Trail vs. Road
Typically we would begin a search for the perfect piece of equipment by deciding what our intended use for it is, and then narrowing down the selection from there. With running socks, this process is a bit more difficult because deciding when you are going to be using your pair of running socks doesn't narrow down the field as much as we would hope. Nevertheless, it can be helpful to point out which attributes work better for road vs. trail running.
There is really no kind of running sock that doesn't work for road running. Most road runners seem to prefer no-show socks because they are cooler and don't leave tan lines. That said, any kind of sock, whether thick or thin, padded or not, could be appropriate for you.
If you primarily run on trails, then there are a few kinds of socks that seem to work better than others. While no show socks will of course work, we find that they can annoyingly let in more dirt and debris than mini-crew height socks. The same thing goes with tabs. Tabs on socks have a way of collecting dirt and funneling them down into the sock. It is annoying enough to have to take a shoe off to empty dirt or pebbles, but it is even more annoying to have to take off the socks as well. Despite the annoying tan lines that come with them, we think Mini-Crew socks are the way to go for trail and mountain running.
The choice to go with padding or no padding when trail running is a personal preference, but it is our opinion that some amount of cushioning is helpful. Trail running involves running on an uneven surface, meaning that the foot may need to apply force in any direction. Some amount of padding protects the foot from rubbing and abrasion within the shoe, and also helps prevent it from slipping.
Fit of the Shoe
If you are buying socks for a pair of shoes that you already own, then you will need to figure out what thickness sock they are sized for. Different thickness socks take up different amounts of volume within a shoe, and the same shoe is not going to fit the same with a medium thick sock compared to an ultra-light one. On the other hand, if you have a shoe that is a little too loose, you might try wearing a thicker sock, and vice versa.
The Sizing Chart
It also helps to look at individual sock maker's sizing charts before purchasing. Unfortunately, they are all different. Some manufacturers have very small size ranges, while others have vast ranges. For one brand of socks your foot size might fall right in the middle, thereby giving you a perfect fit, while for others you may be right on the edge, meaning that no matter what size sock you choose, it will be either too big or too small. If we fell right on the edge of a size range and didn't have the opportunity to try the sock on, we would probably decide to look at a different brand of socks, rather than stick to one brand and make do with a slightly mis-sized sock.
Narrowing the Search
After narrowing the field down slightly by accounting for the things listed above, you are probably still left with a vast selection of potential running socks. There is an expression in running that says, "never try something new on race day." The reason that this is such good advice is that you are never going to know if something works unless you try it. Luckily, socks are pretty cheap. What has worked the best for us in the past is to select four or five different types of socks from different brands, and then try them all out on a run. You may have to play the role of gear reviewer for yourself, and luckily socks are affordable enough that this won't come at a massive expense to your wallet. We can't all afford piles of hardshell jackets to test which one we like best (that's what OutdoorGearLab is for!), but we can all afford a handful of different socks to determine which ones we like best. After running in your selection of four or five pairs, you will know which ones groove with you and can order a bunch of those next time you need to stock up. If you end up with lots of pairs you don't like, you can surely give them away, or trade them, to someone who will love them.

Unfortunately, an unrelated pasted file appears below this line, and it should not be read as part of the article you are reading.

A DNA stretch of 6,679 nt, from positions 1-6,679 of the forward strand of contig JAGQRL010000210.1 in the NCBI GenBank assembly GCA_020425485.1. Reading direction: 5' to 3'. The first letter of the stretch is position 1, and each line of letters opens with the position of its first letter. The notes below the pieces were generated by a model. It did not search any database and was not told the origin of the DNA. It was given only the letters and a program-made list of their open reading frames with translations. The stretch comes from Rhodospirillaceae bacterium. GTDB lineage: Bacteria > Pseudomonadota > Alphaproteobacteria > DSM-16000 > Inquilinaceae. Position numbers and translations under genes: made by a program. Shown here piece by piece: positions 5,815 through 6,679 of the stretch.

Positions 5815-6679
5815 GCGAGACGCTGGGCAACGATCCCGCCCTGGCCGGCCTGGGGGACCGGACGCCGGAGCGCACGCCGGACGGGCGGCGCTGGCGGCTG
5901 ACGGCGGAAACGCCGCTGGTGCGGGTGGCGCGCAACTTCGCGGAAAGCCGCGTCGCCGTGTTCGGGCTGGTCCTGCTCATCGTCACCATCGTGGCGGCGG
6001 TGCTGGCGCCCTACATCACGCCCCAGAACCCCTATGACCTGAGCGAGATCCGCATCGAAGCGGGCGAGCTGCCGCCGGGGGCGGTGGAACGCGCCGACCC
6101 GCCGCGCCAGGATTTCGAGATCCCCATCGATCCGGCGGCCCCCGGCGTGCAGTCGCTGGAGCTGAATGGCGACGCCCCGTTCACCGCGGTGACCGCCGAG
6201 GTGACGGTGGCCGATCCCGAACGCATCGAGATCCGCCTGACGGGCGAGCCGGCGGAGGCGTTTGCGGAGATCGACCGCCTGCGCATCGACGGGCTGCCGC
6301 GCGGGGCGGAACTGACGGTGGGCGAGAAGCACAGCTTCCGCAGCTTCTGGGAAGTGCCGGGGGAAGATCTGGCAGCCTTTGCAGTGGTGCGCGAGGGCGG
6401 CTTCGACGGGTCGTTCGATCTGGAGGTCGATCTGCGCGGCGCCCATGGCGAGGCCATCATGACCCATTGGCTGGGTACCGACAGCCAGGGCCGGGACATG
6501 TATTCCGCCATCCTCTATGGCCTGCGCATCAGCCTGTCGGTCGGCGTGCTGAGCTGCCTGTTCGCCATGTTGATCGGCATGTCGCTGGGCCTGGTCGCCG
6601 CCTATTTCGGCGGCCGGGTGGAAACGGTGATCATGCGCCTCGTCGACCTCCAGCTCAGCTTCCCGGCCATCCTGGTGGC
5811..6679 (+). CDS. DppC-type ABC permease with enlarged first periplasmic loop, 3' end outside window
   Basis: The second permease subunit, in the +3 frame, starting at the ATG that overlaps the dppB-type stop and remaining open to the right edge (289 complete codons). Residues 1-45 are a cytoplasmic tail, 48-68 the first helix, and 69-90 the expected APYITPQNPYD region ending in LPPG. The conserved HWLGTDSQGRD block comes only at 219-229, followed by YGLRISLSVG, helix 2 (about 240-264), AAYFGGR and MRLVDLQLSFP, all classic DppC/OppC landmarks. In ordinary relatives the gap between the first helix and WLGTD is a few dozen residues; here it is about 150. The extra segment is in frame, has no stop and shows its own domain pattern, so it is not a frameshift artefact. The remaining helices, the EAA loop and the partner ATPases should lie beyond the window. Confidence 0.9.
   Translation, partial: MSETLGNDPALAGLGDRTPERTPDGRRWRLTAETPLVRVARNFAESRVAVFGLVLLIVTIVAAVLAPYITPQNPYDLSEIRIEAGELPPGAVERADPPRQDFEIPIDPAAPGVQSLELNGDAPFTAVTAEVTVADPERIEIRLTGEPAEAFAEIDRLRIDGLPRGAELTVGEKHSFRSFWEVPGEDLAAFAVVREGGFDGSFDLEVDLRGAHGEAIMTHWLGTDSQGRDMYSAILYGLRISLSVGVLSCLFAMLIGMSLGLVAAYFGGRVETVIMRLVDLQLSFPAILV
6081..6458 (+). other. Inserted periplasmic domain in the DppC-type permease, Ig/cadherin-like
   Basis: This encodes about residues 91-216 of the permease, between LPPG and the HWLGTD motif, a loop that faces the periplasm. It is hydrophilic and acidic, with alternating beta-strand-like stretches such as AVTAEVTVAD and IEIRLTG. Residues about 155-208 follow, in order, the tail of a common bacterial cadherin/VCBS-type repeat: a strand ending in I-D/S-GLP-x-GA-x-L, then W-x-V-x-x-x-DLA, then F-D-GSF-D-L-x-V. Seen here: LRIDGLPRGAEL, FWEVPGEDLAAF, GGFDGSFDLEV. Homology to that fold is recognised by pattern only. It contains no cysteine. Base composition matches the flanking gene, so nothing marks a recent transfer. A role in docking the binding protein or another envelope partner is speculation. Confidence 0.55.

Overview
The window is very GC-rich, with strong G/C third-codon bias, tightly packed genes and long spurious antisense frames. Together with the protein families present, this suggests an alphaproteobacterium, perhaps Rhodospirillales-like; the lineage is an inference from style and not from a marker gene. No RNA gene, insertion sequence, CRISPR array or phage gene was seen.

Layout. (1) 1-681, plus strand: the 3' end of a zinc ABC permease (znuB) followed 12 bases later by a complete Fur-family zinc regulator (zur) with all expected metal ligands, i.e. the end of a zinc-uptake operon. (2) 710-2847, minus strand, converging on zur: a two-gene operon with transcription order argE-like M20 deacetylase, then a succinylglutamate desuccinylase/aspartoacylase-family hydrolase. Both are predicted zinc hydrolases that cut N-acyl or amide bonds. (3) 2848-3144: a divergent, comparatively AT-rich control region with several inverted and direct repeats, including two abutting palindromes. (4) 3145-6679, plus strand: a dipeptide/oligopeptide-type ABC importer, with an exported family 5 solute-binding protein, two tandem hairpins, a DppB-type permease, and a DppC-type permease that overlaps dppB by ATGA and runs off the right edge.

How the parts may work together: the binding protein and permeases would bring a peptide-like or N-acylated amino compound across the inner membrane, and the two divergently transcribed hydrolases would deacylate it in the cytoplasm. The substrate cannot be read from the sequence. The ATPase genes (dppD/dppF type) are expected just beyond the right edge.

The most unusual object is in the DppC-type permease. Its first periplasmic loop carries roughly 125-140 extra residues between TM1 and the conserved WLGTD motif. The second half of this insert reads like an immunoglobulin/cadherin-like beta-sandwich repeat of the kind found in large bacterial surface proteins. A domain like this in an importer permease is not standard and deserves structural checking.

Tips and Advice
Through our lengthy research and review process involving running socks, we have come up with a few tips and pieces of advice we would love to share.
Manufacturers have differing ideas about how to wash their socks. Some, especially ones made with wool, will need to be air dried to keep from shrinking. Other manufacturers suggest that you wash and dry them inside out to re-fluff up the padded portions. Pay attention and make a mental note about how to take care of your investment before you throw away the packaging. No matter what, it's important to wash socks after each use. Dirt and sweat can be your greatest enemy when trying to prevent wear and blisters. The sweat and dirt will work to break down the fabric and keep the padding from staying soft. Dirty socks will not be able to breathe as well as clean ones, causing more moisture build-up and the dirt can also cause added friction. If you are running long distances, it can be a good idea to bring an extra pair. It is very refreshing to put on a clean pair mid-race or run, and it can give you a boost or second wind.
Fakes on Amazon
Look on amazon.com for running socks and you will find that some pairs have an incredible amount of user reviews. Click to filter only the one-star reviews, and you will see that in most cases the one-star reviews come from people who were shipped rip-offs: fake imitation socks masquerading as the running socks you want to buy. If you order socks on Amazon and find that what shows up doesn't look like what you ordered, it probably isn't! Be sure to send them back and alert Amazon to the problem.